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County to study bike safety in Emigration Canyon

Published February 27, 2014 12:13 pm

Confrontations • Assessment to look at reducing conflicts between motorists, cyclists.
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Salt Lake County is looking for ways to make the Emigration Canyon road safer for motorists and cyclists — and to assess its potential designation as a "recreational facility."

The County Council unanimously approved a joint resolution with the mayor's office to "spearhead a motorist/cyclist study group to review and produce recommendations for canyon improvements similar to successful efforts undertaken in communities such as Boulder, Colo."

An assessment is supposed to be given to the mayor and council no later than October.



"This has been a huge safety issue for the six years I've been involved with the [county's] Bicycle Advisory Committee," said Megan Hillyard, a council administrative assistant before becoming the associate director of administrative services last year.

"Community dialogue is needed," she added, noting that motorists and cyclists have had conflicts across the nation and "there is no one example around the country where you can say they figured it out perfectly."

But county officials have high hopes that this assessment will help here, citing the involvement of both canyon residents and the cycling community in getting the resolution before the council.

"We've had a confrontational relationship with bicyclists in the past," said Rick Raile, Emigration Canyon Community Council chairman. "I want to get rid of all that … It will be a wonderful thing for bicyclists and residents to coexist."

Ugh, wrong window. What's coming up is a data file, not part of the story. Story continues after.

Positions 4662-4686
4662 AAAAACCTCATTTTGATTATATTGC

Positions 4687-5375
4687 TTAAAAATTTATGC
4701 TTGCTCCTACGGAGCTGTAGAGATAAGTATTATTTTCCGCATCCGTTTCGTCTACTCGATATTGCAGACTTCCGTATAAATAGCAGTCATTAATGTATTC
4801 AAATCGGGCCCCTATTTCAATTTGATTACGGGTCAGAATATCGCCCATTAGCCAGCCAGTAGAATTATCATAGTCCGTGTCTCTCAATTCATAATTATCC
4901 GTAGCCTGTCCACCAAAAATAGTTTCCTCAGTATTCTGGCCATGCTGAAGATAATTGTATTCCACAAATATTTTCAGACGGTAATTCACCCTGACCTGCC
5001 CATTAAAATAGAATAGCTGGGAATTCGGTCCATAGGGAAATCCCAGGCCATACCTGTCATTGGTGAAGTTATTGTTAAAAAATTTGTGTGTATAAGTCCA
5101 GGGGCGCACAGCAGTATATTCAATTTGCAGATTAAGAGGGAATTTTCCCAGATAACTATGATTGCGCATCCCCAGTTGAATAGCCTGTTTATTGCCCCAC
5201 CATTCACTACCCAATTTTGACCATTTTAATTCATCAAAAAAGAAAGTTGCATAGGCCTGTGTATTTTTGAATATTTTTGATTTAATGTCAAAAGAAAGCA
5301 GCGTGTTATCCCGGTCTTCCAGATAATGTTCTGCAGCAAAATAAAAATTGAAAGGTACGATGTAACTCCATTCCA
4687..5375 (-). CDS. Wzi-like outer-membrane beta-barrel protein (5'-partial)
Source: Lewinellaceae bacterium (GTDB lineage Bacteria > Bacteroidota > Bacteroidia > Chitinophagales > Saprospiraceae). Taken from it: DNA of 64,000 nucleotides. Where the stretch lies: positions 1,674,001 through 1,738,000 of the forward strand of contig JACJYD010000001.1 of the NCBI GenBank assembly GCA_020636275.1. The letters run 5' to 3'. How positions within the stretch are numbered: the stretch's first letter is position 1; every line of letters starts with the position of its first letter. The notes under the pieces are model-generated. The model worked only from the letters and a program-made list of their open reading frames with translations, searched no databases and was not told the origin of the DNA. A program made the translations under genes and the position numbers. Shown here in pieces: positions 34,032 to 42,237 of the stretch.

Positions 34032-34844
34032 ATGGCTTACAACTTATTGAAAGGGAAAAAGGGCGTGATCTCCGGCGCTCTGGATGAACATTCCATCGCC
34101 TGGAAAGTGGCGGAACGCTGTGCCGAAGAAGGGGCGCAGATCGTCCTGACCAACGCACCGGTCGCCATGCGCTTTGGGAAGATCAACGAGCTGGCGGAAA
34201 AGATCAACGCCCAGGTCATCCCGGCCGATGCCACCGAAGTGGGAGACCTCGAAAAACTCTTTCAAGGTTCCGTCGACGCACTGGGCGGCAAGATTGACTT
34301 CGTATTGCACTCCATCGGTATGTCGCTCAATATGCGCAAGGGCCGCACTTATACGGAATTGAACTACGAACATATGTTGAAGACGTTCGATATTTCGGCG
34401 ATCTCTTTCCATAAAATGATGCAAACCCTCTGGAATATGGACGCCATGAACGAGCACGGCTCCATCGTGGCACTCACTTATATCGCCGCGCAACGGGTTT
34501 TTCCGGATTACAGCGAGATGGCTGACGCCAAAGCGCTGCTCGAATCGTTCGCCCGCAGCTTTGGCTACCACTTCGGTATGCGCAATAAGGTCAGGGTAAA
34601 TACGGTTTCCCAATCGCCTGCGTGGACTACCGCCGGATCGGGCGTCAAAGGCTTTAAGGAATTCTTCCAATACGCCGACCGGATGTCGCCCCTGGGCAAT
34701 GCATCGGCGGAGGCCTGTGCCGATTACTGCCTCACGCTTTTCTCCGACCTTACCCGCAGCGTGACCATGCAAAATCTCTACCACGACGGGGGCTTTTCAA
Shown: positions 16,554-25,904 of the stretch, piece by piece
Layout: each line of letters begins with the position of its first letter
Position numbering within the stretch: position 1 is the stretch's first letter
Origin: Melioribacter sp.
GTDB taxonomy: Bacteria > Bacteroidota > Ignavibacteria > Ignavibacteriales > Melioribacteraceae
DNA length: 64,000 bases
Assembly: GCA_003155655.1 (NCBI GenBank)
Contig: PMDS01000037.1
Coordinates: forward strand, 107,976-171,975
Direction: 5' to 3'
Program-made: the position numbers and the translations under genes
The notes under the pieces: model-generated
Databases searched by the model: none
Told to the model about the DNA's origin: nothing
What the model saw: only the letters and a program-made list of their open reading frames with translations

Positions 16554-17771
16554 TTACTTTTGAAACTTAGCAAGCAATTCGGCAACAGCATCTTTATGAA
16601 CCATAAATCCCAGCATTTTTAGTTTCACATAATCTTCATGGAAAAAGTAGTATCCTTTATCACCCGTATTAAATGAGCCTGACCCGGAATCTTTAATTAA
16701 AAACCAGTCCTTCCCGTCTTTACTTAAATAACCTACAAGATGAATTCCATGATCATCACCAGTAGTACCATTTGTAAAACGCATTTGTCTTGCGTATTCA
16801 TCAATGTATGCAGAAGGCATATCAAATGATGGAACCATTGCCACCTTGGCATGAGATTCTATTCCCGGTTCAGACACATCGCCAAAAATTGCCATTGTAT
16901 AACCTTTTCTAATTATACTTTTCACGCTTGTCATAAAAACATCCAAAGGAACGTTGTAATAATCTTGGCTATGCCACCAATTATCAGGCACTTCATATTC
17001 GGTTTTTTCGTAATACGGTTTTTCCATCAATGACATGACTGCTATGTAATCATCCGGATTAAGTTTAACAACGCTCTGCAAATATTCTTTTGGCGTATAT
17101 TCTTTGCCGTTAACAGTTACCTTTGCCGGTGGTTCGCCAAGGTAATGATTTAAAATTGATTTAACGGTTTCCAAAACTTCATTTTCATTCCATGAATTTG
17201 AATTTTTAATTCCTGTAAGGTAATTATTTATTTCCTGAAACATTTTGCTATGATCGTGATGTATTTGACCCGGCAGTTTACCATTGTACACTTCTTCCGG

Phil Sarnoff, executive director of Bike Utah, agreed.

"This is a step in the right direction," he said. "This resolution and the resulting assessment will create an environment that will better suit all user groups."

Raile concurred with Sarnoff's perception that Emigration Canyon "is a gem for riders of all abilities," a route whose appeal attracts increasing numbers of cyclists.

At the same time, however, more homes are being built on its rolling hills, creating more opportunities for conflicts between cars and bikes.

The county has tried to reduce safety risks in the past couple of years by cutting back roadside hillsides or planting grasses and shrubs on steep slopes to reduce bike-lane rubble that often prompts riders to swing into traffic lanes.

This assessment will help identify infrastructure improvements, such as road widening that includes broader bike lanes, and other means of making the road safer.

The resolution also said the county is willing to review its ordinances to ensure they "promote safety for all road users" and is "committed to ensuring law enforcement and the district attorney's office have the tools they need to enforce existing law and prosecute offending motorists and bicyclists effectively."

For county Bicycle Advisory Committee Chairman A.J. Martine, "it's really important now to follow up with a process that will help reduce future acrimony in that canyon and other canyons."

The assessment should help the county deal with bicycle-safety issues in Mill Creek and the Cottonwood canyons, said Joan Gallegos, Raile's community council colleague.

"I hope we can bring best practices forward for the County Council's consideration," she added.

mikeg@sltrib.com

Twitter: @sltribmikeg Trib Talk • Bicycling in Emigration

12:15 p.m. • Emigration Canyon is a popular spot of recreation for bicyclists, canyon residents and motorists. Conflict and tension between the three groups are on the rise. To improve safety and harmony, the Salt Lake County Council unanimously approved a joint resolution with the mayor's office to "spearhead a motorist/cyclist study group to review and produce recommendations for canyon improvements similar to successful efforts undertaken in communities such as Boulder, Colo." On Thursday, Bike Utah Executive Director Phil Sarnoff, Emigration Canyon Community Council Chairman Rick Raile and Township Services Director Patrick Leary join Brennan Smith to talk about the joint resolution and where the plan for Emigration Canyon goes from here. Send questions and comments to #TribTalk on Twitter and Google+, or submit comments in the comment section below this story. You can also text comments to 801-609-8059. > sltrib.com

 

 

 

 

 

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